State creates special unit to combat drug invasion

March 16, 1992|By Roger Twigg and David Simon | Roger Twigg and David Simon,Staff Writers

An interstate drug strike force has been approved by Gov. William Donald Schaefer to stop drug traffickers -- primarily from New York -- from sending teen-agers into Baltimore and other Maryland cities to set up street-level narcotics operations.

The strike force is to be formally announced during the Governor's Summit on Violent Street Crime this Thursday at the Convention Center.

Dr. Neil Solomon, chairman of the Governor's Drug and Alcohol Abuse Commission, said the new strike force, which is to be coordinated by state police investigators, is being organized to disrupt, intercept and dis

mantle any organized trafficking and to prosecute those who are arrested.

The strike force -- which "has the blessings and support of Governor Schaefer," Dr. Solomon said -- should create an environment in Maryland unsuitable for the interstate drug trade, officials said.

"I think it will help get to the basic problem without requiring any additional funding. We have to penetrate this situation. These kids who are being sent here are involved in a lot of crime and violence," Dr. Solomon said.

Yet sources say that when state police officials met with the Baltimore police leadership to offer the new unit's help in the inner city -- where "New York Boys," as they're known on the street, now dominate many drug markets -- they were received coldly.

"We were told there is no problem" with a New York migration, one source said.

That opinion has been offered by ranking city officers since last fall, when it became clear to city detectives that they were coping with a string of slayings linked to dealers from Brooklyn, the Bronx and Upper Manhattan. Since last summer more than 20 Baltimore drug murders have been linked to New York dealers, detectives say.

Street-level officers and some city prosecutors have been complaining to police superiors since 1985 about a growing problem. But as late as last fall, Baltimore police officials responded to news accounts of the problem by denying any migration existed.

"When you mention 'New York Boy' to your superior," complained one veteran city drug investigator, "you're told they don't exist."

After New York traffickers killed two innocent bystanders in the drug market at Division and Gold streets last Christmas, city police officials still failed to respond with any new deterrent, saying at that time that any migration was random. District drug officers say superiors recently sent an intelligence survey to all drug units asking about New Yorkers, but little else has changed.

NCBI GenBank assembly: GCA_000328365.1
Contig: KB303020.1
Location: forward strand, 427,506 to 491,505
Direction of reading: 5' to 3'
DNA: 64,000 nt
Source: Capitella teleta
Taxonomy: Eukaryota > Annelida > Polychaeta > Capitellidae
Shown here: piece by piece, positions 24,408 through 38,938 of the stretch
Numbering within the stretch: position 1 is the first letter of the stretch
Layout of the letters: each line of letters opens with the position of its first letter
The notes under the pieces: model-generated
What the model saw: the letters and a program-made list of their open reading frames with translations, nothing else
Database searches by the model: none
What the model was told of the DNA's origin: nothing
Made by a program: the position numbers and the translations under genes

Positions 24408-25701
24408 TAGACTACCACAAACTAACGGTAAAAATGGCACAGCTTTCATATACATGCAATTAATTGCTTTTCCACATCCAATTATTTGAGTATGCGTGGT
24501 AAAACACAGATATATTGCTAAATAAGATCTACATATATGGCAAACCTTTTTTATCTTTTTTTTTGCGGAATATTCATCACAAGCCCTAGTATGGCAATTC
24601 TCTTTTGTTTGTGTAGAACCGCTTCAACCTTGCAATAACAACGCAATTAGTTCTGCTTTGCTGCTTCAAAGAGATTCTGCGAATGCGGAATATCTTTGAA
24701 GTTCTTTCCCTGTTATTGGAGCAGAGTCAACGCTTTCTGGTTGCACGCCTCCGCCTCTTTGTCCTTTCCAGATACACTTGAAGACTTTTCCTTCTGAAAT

"They're paralyzed," a district drug enforcement officer said.

A police department spokeswoman, Agent Arlene K. Jenkins, would not comment yesterday on complaints that police officials had long denied any problem of dealer migration to Baltimore. But she said the department welcomed the new program.

"We have had combined successful cooperative efforts with other law enforcement agencies in the past. Hopefully this one will be equally successful," Agent Jenkins said. "We have been monitoring the influx of New Yorkers and addressing it at the local level through raids and arrests. This will give us a competitive edge to address the illegal drug trafficking problem from another angle."

State police investigators have determined that drug traffickers in New York, Philadelphia and Wilmington, Del. -- many of them Dominican or Jamaican -- are taking homeless youths as young as 13 off the street and educating them on how to set up drug-distribution networks in cities throughout Maryland.

The change is one of tactics: Where once much of the narcotics on the East Coast came from New York, now many of the youths who sell the drugs here come from that city as well. Beyond Maryland, police agencies from Buffalo, N.Y., to Washington are reporting that young New Yorkers are claiming larger shares of local drug markets.

Maryland represents a lucrative opportunity for out-of-state drug traffickers because cocaine and crack that is being sold in New York City for $10 can be sold for as much as $40 here, officials said.

Drugs for the out-of-state operations are being delivered by automobile, bus and train, police said, adding that interrupting the transport system will be one goal of the strike force. In some instances, New Yorkers are making 400-mile round trips in taxicabs to deliver drugs here.

Youths are being lured into the drug trade with promises of easy money and less danger than in drug-laden New York, where internecine warfare among dealers is ruthless.

Community leaders and law enforcement officials testified at recent hearings around the state that out-of-state drug dealers, well-schooled by older traffickers, have become a major problem in Baltimore, Annapolis, Salisbury and Frederick, and in selected areas of Charles, Prince George's and St. Mary's counties, said Lt. Col. Thomas H. Carr, chief of the state police Bureau of Drug Enforcement.

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